Born in Treorchy, Rhondda, Glamorganshire, 14 December 1864, second of the ten children of Thomas Jacob, blacksmith, and Ann (née Harries) his wife. He began preaching in Bethania church, and in 1885 went to Watcyn Wyn's school (W. Hezekiah Williams) in Ammanford before proceeding to Lancashire College, Manchester. He married, 20 August 1890, Margaret Ellen Evans of Llandeilo, and they had two daughters and three sons. He was minister of Bethel, Trecynon, Aberdare, 1889-98, Peniel near Carmarthen, 1898-1912, and Tabernacl, Fishguard, 1912-34. He was a preacher of evangelical inclinations, with a graphic wit which secured attention and reinforced his message. He composed many poems during his early period, and occasionally thereafter. He was as famous as a lecturer as he was as a preacher; he was a master at portraying old characters, and he aroused interest and admiration throughout Wales. Among his lectures (in Welsh) were: ‘My father's tale’, ‘The old collier’, ‘The old precentor’, ‘General Booth’. It was his interest in church missionary work, and his service to it, that prompted him to write Dilyn y wawr, and a biography of Hopcyn Rees. He also published Caneuon y bwthyn, a history of Tabernacl church, Fishguard (1945), two booklets of catechisms for children in verse, and his reminiscences, Atgofion H.T. Jacob (published posthumously, 1960). He went on a journey to South Africa in 1922-23, and met Chief Khama, who heard him preach. He was elected vice-president of the Union of Welsh Independents in 1931 but had to assume the presidency in January 1932 to complete Peter Price's (see Appendix below) term of office. His wife died in 1950; he himself died 18 May 1957 and was buried in Tabernacl cemetery, Fishguard.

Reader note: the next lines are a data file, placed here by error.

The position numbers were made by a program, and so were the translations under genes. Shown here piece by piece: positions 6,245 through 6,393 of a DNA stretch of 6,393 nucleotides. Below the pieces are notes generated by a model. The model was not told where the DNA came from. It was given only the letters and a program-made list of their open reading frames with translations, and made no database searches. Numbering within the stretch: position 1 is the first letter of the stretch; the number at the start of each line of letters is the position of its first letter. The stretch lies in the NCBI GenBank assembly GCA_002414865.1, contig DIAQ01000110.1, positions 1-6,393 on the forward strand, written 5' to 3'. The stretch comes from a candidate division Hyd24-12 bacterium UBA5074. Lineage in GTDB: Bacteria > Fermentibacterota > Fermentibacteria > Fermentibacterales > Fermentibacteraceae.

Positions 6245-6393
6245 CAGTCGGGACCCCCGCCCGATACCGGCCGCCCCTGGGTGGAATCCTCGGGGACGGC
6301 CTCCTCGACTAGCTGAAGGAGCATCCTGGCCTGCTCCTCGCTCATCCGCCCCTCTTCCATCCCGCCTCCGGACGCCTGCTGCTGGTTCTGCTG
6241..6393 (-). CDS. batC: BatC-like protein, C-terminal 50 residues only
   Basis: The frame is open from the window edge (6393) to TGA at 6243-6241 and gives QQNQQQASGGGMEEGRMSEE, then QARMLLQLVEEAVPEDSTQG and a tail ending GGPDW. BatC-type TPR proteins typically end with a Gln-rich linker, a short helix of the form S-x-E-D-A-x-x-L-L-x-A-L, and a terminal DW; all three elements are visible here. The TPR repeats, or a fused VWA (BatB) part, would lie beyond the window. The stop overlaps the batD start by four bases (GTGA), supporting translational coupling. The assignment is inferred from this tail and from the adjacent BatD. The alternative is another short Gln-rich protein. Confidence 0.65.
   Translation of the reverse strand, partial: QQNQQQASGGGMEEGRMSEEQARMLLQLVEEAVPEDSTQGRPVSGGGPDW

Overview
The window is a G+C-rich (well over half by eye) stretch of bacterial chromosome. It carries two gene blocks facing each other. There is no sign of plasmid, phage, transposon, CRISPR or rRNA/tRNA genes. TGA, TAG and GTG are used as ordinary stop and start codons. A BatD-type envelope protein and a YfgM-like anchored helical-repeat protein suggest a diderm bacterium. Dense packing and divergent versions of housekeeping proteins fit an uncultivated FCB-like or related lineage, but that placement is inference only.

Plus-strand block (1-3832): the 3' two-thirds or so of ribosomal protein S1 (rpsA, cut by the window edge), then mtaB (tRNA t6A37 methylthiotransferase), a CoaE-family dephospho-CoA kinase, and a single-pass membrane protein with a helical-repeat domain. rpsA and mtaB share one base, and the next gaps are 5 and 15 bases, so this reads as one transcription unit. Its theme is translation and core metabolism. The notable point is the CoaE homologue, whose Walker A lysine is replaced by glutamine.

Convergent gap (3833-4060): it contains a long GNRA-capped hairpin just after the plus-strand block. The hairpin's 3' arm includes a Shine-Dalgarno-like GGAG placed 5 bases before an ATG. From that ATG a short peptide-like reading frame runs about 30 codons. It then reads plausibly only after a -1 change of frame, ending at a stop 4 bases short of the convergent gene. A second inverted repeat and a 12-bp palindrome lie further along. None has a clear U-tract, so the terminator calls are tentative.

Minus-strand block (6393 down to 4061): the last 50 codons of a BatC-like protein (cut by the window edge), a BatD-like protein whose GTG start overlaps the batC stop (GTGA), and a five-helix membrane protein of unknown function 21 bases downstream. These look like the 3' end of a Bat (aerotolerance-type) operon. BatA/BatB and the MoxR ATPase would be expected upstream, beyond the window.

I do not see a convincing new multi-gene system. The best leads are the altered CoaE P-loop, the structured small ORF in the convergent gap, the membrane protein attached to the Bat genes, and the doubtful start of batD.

Published date: 2001
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